Duke Rodriguez, CEO and president of Ultra Health Inc. the state’s largest medical cannabis producer, and former NM Health Department cabinet Secretary, expressed concern over the proposed limits and questioned what evidence was used to set the limits on plant growth output. Rodriguez had this to say in a report by the Albuquerque Journal:

“The model being proposed seems to advocate smallness in aspiration and doesn’t reflect the robustness that will be needed to achieve the 11,000-plus jobs and several hundred million-dollar cannabis industry.”

The link to the quoted source material is here:


Major highlights of the enacted legislation is that local jurisdictions, city and counties, cannot opt out of commercial sales, but can establish restrictions on operating hours and locations.

The legislation gives local governments, city and county governments, some authority to determine where cannabis dispensaries can be located.

The state’s counties will not have the authority to be able to prohibit cannabis sales nor prohibit the licensing of stores. In other words, local zoning rules would have been able to be used to control the number of stores in an area where they the stores could be located. This is identical to zoning restrictions placed on retail stores that sell pornography.

Cannabis establishments can also offer on-site consumption in certain circumstances.

The bill allows people 21 years or older to buy, possess and use marijuana outside the home up to 2 ounces of marijuana. People will be able to buy no more than 2 ounces of cannabis or 800 milligrams of edible cannabis. There are also limits on extracts. It is estimated that sales will generate more than $300 million in revenue for the state.

The state will regulate all sellers and there will be no limits on the number of licenses issued. This is a dramatic departure from the limited number of licenses available in liquor licenses which have a cap based upon population. There will be a cap on the number of plants sellers can grow. Households would be permitted to grow up to 12 mature plants for personal use.

The state would levy a 12% excise tax on sales to start, and the tax would grow to 18% over time. Gross receipts taxes would also be added on, pushing the total tax rate to 20%. There will be a maximum 20% tax on it.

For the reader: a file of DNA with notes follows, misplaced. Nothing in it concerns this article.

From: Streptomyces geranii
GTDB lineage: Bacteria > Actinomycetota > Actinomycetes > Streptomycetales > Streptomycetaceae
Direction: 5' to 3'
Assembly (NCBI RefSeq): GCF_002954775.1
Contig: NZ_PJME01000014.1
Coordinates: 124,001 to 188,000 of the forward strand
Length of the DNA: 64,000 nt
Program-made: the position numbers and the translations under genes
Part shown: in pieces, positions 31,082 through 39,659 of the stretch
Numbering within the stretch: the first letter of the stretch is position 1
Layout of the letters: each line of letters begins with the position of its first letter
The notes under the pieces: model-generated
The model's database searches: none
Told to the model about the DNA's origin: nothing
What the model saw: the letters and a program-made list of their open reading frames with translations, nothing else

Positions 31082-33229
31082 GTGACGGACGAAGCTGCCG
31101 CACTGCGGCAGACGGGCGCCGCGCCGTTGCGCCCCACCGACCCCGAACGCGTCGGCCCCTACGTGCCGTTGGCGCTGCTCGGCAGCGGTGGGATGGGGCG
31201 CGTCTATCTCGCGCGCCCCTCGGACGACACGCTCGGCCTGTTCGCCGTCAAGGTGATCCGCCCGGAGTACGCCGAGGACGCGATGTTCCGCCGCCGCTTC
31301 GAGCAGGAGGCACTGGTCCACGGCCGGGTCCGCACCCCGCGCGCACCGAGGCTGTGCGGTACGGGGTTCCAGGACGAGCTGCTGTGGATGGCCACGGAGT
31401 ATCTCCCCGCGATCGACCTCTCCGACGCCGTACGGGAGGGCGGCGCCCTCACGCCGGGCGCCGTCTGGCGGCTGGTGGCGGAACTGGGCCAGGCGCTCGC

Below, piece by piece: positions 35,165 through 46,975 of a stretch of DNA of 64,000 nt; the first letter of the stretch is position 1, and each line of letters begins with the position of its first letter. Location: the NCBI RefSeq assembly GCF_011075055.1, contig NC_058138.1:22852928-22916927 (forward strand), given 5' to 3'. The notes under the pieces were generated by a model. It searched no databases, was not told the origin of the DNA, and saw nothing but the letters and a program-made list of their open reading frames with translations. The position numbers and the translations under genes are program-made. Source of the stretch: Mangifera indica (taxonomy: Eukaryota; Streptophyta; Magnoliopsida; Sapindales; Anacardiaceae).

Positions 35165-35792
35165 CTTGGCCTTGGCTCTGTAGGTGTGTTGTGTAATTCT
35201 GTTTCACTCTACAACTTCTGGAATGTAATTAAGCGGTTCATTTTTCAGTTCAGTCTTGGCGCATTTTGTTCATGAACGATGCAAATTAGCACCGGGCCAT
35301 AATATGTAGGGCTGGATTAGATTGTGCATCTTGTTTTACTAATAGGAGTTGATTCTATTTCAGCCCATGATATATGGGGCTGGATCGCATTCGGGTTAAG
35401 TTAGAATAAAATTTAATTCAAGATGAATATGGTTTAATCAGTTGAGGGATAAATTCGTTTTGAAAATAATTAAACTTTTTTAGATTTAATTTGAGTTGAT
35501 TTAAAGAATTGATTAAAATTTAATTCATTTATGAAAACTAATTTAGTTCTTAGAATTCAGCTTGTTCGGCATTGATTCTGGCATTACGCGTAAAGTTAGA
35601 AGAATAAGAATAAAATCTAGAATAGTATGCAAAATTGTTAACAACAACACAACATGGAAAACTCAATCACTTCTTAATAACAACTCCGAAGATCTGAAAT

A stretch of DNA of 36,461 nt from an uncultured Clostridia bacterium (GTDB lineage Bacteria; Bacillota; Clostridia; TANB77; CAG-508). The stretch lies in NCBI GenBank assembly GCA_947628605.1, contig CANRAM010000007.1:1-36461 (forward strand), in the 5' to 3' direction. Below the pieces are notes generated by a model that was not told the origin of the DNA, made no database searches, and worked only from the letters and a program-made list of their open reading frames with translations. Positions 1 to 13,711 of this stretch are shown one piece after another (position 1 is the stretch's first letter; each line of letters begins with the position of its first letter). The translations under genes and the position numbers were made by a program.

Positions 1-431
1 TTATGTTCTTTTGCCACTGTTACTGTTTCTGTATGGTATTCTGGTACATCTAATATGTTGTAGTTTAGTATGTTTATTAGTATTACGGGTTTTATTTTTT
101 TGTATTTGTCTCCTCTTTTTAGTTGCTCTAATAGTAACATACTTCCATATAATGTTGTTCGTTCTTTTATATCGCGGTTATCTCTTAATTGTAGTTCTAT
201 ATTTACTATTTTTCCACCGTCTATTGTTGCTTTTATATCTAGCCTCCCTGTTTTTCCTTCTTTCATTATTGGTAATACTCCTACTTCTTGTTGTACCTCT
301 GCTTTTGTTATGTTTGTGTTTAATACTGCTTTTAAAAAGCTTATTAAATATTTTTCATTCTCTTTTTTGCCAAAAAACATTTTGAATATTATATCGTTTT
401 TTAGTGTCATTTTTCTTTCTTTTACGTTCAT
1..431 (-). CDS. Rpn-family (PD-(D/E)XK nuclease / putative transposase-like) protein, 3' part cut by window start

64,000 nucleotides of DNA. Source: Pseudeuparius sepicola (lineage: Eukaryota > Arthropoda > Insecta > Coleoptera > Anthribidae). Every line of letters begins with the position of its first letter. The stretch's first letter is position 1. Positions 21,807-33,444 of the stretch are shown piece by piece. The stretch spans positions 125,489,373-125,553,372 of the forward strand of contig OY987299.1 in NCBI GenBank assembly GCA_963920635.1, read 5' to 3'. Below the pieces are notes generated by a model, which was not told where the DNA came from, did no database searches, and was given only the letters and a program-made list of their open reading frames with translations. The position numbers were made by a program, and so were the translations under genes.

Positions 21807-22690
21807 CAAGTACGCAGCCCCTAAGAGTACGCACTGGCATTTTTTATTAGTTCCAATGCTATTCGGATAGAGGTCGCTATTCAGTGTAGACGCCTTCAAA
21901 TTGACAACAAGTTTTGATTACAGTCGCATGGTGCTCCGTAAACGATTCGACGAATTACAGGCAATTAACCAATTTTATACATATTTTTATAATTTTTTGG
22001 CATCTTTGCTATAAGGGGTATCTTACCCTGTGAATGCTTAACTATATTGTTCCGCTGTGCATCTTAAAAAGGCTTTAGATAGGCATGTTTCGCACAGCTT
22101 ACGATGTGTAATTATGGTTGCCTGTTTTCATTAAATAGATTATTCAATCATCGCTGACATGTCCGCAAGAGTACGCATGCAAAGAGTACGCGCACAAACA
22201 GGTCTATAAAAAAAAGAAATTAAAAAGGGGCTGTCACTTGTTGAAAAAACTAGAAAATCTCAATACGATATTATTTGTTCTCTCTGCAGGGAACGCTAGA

Mayor Tim Keller originally requested the City Council enact an amendment to the Integrated Development Ordinance that would limit any marijuana dispensary to operate within 300 feet from any school, daycare, church or residential neighborhood. It is essentially identical to restrictions place on bars and adult entertainment establishments. The proposed ordinance also said they can’t open within 660 feet from any main street. As was orginaly written, the proposed zoning restrictions would have barred cannabis businesses from “main street” areas, which would include Downtown Central, the Nob Hill Central Area, Lomas, Menaul, Candelaria, Juan Tabo, Constitution just to mention a few, and within 300 feet of areas zoned for residential or mixed use.

Republican City Councilor Trudy Jones, who Keller asked to sponsor the legislation, said she wants to make sure that cannabis is being sold in the right areas. Jones put it this way:

“We just want to get ahead of it and make sure that we can make this legal but also safe for the people in the community as possible. … [We want to] just to make it fit in certain areas where it fits and where it would be most used and appreciated.”

Mayor Keller for his part said in a statement that his office is working with Councilor Jones “to begin a conversation on the implementation [of the state’s new recreational cannabis law].

“With only one chance each year to adjust the [Integrated Development Ordinance], we’re glad that Councilor Jones is addressing key issues for neighborhoods across our city. ”